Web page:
Thitsar Ooyin microfinance has been launched in Myanmar and is now governed by Myanmar law. The company is interested in activities that generate income and also the provision of loans to the marginalized people in the community. International development NGO GRET founded the company as a continuation of the microfinance activities that GRET has to initiate for more than 20 years. The first Myanmar microfinance institution was created in 1995 in Chin State which is an isolated mountainous region in North-West Myanmar. Following the success of the first organization, GRET decided to expand the financial inclusion service through the creation of a second institution In Myanmar region. Through constant support from The Livelihoods and Food Security Trust Fund (LIFT), the two organizations have enjoyed financial stability.
Through their services, Thitsar Ooyin empowers the rural population and enables them to increase their salaries through the provision of loans that are adapted to suit the situations. The credits are used in the growth and development of informal activities which is mostly inclusive of farming, livestock, and trade. Individual’s loans are further provided by the company for the promotion of micro-businesses. Thitsar Ooyin has eight branches and around 80 employees who work in service of the people. GRET implements solidarity in their services, and Thitsar Ooyin shares the same value to ensure positive development.
After the government announced note-ban on November 201, loan repayment took a critical hit I the cash-based sector. The situation got worse when the government also announced a farm loan waiver which saw small borrowers in five states including Maharashtra and Uttar Pradesh stop repaying loans. In the eastern part of Maharashtra, the Vidarbha region suffered 35% of the loan write-offs.
Bandhan Bank managing director Chandra Shekhar Ghosh said at the Eastern India Microfinance Summit that there had been difficulties in the collection of debts after the announcement of demonetization, but they were gradually petering out. However, they had not made substantial write-offs.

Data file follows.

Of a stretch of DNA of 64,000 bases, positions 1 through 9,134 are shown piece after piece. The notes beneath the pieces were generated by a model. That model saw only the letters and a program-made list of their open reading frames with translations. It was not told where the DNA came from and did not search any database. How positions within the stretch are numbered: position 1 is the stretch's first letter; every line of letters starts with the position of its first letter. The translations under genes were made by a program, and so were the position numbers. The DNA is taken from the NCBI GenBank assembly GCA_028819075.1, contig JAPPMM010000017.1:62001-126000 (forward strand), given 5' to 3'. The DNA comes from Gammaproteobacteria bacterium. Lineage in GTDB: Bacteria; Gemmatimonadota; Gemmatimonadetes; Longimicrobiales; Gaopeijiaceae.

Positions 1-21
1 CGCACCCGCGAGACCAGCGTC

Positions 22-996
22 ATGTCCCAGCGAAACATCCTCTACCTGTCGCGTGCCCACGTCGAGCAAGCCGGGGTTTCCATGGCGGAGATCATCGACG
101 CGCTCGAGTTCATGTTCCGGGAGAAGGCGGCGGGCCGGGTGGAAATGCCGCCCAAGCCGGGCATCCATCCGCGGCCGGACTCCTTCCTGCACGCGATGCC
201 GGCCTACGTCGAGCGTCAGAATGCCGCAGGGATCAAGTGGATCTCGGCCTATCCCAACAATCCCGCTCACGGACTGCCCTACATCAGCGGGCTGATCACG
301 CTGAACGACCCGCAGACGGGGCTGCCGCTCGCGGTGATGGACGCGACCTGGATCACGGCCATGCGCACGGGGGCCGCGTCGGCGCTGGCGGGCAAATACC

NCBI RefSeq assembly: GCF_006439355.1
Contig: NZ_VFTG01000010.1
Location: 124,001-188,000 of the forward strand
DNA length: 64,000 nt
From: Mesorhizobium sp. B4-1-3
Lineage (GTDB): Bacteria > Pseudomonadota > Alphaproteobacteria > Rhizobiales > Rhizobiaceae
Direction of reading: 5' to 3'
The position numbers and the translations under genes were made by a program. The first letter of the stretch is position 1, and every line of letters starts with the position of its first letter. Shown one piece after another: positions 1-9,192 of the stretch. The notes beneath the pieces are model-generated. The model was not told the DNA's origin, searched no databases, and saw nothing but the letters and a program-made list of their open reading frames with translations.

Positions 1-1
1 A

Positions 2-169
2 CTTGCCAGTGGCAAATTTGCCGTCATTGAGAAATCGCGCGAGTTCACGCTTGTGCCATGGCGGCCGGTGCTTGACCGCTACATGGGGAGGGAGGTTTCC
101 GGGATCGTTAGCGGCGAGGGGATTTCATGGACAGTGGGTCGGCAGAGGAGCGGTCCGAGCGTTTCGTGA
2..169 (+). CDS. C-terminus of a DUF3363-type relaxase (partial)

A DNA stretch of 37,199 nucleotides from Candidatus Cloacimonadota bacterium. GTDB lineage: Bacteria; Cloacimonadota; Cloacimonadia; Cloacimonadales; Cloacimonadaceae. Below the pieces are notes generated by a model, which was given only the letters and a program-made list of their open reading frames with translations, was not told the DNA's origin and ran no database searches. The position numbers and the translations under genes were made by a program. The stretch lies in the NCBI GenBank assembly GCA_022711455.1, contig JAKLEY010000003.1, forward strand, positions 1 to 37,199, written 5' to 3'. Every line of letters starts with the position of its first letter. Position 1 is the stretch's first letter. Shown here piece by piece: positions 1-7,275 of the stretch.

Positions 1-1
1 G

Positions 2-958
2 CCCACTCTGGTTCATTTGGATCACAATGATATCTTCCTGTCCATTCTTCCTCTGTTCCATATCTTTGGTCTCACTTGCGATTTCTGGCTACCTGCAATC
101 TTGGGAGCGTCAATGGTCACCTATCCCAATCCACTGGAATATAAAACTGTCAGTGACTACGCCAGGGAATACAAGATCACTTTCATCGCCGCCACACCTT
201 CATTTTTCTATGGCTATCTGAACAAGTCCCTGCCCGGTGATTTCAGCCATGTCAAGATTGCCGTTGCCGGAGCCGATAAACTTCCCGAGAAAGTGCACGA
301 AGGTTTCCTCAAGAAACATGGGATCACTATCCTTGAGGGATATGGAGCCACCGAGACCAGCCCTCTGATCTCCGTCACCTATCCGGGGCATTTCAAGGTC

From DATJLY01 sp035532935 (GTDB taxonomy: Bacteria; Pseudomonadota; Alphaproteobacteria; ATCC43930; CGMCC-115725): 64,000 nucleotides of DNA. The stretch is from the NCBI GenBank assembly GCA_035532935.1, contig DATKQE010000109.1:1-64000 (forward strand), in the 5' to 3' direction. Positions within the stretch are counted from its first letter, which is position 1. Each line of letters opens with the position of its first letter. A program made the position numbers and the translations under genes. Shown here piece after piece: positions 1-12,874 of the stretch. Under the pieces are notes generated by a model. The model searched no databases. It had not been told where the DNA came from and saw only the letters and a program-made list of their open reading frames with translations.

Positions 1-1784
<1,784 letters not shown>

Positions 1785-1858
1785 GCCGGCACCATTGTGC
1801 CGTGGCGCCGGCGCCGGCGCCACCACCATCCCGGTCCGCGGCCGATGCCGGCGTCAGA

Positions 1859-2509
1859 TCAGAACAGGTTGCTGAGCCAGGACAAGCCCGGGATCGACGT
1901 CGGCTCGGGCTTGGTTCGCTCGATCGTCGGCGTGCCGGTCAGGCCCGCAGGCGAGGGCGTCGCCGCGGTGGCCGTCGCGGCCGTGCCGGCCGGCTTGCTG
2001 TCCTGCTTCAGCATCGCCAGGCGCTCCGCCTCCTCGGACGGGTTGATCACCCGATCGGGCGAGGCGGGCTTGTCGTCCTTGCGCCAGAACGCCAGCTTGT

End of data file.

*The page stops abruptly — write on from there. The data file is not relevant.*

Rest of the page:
Ujjivan Small Finance Managing Director Samit Ghosh said that things would improve at the end of the fiscal as they are on the last leg of the demonetization effect. The holding firm for the small bank, Ujjivan Financial Services, has written off loans worth Rs 300 crore.
Kolkata-based Village Financial Services a microfinance industry that was adversely affected by the demonetization has a Rs 510 crore portfolio. It intends to expand to states such as Mahya Pradesh and Jharkhand. Citing that, the microfinance industry will take another six months for full recovery from the blow.
According to Ratna Vishwanathan, former CEO of Microfinance Institutions Network-MFIN, non-performing assets have dropped from 23 percent after the demonetization to 4 percent now, in one year and this is expected to fall further to 2 percent onwards.
The microfinance industry is an excellent platform that the government can use propel its agenda of financial inclusion since they help to reach out to the unbanked population. That lacks has limited access to commercial credit. Microfinance Institutions Network (MFIN) led by Ratna Vishwanathan, promotes responsible lending, client protection, good governance and an enabling environment in microfinance. It is composed of Self-Regulation, Advocacy and Development, Communications and Marketing and State Initiatives that bring focus to the priorities of microfinance. The microfinance sector in India helps to emphasize the financial inclusion policies. The industry launched an employee bureau recently in partnership with global information solutions company Equifax to empower microfinance institutions more.
Microfinance institutions are challenged by attrition and leakage of information. The employee bureau will thus enable the organizations in addressing the amorphous structure of employees across the microfinance industry. The agency will further help in the maintenance of a database that contains details of the staff which will help MFIs in the improvement of quality hiring practices through a better pas employment check. Through the adoption of a cashless approach, MFIs are making disbursement faster and have been researching identity the efficient methods that can be used while going cashless.
Fearful anticipation loomed amongst customers of microfinance banks following the deadline expiration of penultimate on Friday, especially for those who are yet to enroll for the compulsory BVN (Biometric Verification Number.
An investigation by The Nation disclosed that about 5 million accounts might be shut down due to failure to comply with the BVN order in line with the Central Bank of Nigeria mandate.